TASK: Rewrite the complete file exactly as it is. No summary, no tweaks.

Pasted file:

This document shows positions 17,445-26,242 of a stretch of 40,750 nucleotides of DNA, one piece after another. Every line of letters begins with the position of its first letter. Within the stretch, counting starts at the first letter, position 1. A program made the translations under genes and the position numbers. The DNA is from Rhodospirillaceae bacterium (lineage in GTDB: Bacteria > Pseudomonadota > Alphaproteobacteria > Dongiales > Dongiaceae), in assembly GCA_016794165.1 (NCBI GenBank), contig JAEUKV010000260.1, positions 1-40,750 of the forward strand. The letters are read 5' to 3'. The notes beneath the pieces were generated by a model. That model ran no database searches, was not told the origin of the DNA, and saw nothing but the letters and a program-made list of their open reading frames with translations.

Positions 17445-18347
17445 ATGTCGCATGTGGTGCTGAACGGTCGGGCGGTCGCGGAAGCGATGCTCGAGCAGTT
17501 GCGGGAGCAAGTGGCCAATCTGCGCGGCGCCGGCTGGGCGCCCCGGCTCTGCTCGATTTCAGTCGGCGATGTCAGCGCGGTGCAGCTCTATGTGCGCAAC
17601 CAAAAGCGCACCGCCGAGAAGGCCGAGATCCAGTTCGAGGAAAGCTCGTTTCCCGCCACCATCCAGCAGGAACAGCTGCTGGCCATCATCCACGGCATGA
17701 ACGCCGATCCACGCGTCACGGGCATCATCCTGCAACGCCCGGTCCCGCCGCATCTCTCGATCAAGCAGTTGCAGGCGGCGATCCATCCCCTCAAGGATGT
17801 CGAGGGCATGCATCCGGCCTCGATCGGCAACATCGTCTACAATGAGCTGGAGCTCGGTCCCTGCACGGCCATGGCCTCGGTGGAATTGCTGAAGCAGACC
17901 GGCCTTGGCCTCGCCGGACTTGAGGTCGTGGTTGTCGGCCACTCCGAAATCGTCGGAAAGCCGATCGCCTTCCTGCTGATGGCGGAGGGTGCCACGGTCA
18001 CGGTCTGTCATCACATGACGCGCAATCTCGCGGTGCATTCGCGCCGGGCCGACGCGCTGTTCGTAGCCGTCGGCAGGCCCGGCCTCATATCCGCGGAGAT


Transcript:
This document shows positions 17,445-26,242 of a stretch of 40,750 nucleotides of DNA, one piece after another. Every line of letters begins with the position of its first letter. Within the stretch, counting starts at the first letter, position 1. A program made the translations under genes and the position numbers. The DNA is from Rhodospirillaceae bacterium (lineage in GTDB: Bacteria > Pseudomonadota > Alphaproteobacteria > Dongiales > Dongiaceae), in assembly GCA_016794165.1 (NCBI GenBank), contig JAEUKV010000260.1, positions 1-40,750 of the forward strand. The letters are read 5' to 3'. The notes beneath the pieces were generated by a model. That model ran no database searches, was not told the origin of the DNA, and saw nothing but the letters and a program-made list of their open reading frames with translations.

Positions 17445-18347
17445 ATGTCGCATGTGGTGCTGAACGGTCGGGCGGTCGCGGAAGCGATGCTCGAGCAGTT
17501 GCGGGAGCAAGTGGCCAATCTGCGCGGCGCCGGCTGGGCGCCCCGGCTCTGCTCGATTTCAGTCGGCGATGTCAGCGCGGTGCAGCTCTATGTGCGCAAC
17601 CAAAAGCGCACCGCCGAGAAGGCCGAGATCCAGTTCGAGGAAAGCTCGTTTCCCGCCACCATCCAGCAGGAACAGCTGCTGGCCATCATCCACGGCATGA
17701 ACGCCGATCCACGCGTCACGGGCATCATCCTGCAACGCCCGGTCCCGCCGCATCTCTCGATCAAGCAGTTGCAGGCGGCGATCCATCCCCTCAAGGATGT
17801 CGAGGGCATGCATCCGGCCTCGATCGGCAACATCGTCTACAATGAGCTGGAGCTCGGTCCCTGCACGGCCATGGCCTCGGTGGAATTGCTGAAGCAGACC
17901 GGCCTTGGCCTCGCCGGACTTGAGGTCGTGGTTGTCGGCCACTCCGAAATCGTCGGAAAGCCGATCGCCTTCCTGCTGATGGCGGAGGGTGCCACGGTCA
18001 CGGTCTGTCATCACATGACGCGCAATCTCGCGGTGCATTCGCGCCGGGCCGACGCGCTGTTCGTAGCCGTCGGCAGGCCCGGCCTCATATCCGCGGAGAT